COURSE: This wasn’t the most challenging race I’ve run, but it was certainly challenging enough. The hilly course consisted of two different out-and-backs (past several research bases) that marathoners ran three times each, with the start/finish line separating the two. Footing was precarious, with patches of snow and ice blanketing the course and causing many runners to fall at least once. Preparation-wise it’s important to bear in mind that with its precarious footing, this is a bona fide trail race. Then again, if you want to run in Antarctica it’s not as though you have a slew of choices – you can’t just opt for the road version of the race.

    PRODUCTION: Thom and his crew did a commendable job of orchestrating all aspects of the marathon – their race-day execution, under some of the most challenging weather conditions any race director could face, was nearly flawless. But in the end, the real stars of the show were the highly competent, experienced and entertaining crew of One Ocean Expeditions who, along with the largely unseen Russian crew, ensured our safety and well-being from the moment we stepped aboard the ship to the moment we again set foot in Ushuaia 11 nostalgic days later.

    SWAG: My only real critique of the Antarctica Marathon experience (and it’s a small one) would be that the finisher’s medal should vary from year to year, and should always include the year of the race (or barring that, complementary engraving on the back of the medal that includes name, finish time and year). There’s no excuse for the fact that as of the 2013 edition, the Antarctica Marathon medal had remained the same for at least six straight years (dating back to the image I found online of the same medal from the 2008 race). On the other hand, age-group awards included personally engraved plaques sent to the winners after the trip, so that was a nice and much-appreciated touch. That said, if you’re running a marathon in Antarctica, the swag – as long as it reads “Antarctica” – probably isn’t top priority.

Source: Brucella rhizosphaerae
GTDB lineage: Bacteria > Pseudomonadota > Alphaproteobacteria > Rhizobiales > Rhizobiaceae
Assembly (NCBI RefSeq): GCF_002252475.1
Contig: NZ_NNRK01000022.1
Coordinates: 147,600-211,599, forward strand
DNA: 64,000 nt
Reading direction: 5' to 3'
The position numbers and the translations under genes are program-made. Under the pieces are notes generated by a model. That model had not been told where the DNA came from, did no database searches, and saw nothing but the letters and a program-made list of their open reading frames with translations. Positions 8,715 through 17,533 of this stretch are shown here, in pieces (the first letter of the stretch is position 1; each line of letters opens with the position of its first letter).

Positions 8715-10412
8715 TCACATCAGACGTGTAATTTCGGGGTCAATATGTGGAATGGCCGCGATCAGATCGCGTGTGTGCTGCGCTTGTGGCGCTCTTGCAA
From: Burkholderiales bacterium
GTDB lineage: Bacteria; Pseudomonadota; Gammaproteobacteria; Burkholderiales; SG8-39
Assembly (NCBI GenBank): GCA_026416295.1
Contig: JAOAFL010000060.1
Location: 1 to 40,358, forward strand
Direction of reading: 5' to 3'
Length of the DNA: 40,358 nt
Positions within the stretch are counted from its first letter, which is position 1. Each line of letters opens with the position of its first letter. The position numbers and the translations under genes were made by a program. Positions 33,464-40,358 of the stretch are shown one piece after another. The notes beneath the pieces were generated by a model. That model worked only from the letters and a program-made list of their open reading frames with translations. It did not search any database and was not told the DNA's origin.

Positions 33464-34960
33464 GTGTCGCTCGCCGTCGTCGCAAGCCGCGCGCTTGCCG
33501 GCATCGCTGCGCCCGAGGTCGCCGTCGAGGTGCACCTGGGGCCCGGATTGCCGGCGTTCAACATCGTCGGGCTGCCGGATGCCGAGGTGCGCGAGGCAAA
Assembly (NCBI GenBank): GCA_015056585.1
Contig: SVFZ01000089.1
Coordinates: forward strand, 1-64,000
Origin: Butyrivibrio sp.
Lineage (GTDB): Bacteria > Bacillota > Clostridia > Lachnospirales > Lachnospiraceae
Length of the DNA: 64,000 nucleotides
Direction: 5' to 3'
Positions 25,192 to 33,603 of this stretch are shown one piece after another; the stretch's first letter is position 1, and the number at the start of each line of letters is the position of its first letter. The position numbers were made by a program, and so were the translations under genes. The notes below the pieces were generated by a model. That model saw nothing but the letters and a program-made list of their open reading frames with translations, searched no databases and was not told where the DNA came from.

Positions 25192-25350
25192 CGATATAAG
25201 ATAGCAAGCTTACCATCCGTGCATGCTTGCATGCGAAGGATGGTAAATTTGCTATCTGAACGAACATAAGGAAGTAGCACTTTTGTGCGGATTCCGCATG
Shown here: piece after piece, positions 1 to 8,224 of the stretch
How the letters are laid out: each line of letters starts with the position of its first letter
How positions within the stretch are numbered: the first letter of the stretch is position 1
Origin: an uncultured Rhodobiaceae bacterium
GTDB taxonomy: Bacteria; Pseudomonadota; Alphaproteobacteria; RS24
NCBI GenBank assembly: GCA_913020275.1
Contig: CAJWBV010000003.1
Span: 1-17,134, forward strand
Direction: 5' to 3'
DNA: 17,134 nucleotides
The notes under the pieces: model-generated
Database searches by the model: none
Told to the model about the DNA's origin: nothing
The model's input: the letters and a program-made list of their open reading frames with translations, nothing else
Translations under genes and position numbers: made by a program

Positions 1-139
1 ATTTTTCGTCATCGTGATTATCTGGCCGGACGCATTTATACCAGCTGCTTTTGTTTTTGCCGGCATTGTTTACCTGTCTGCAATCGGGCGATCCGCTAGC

For a (much) more detailed narrative of the Antarctica experience, check out my blog post at http://blisterscrampsheaves.com/2013/04/28/antarctica-marathon-2013-race-report-act-1/.

    DIFFICULTY
    4
    PRODUCTION
    5
    My Report
    SCENERY
    5
    SWAG
    3
    My Media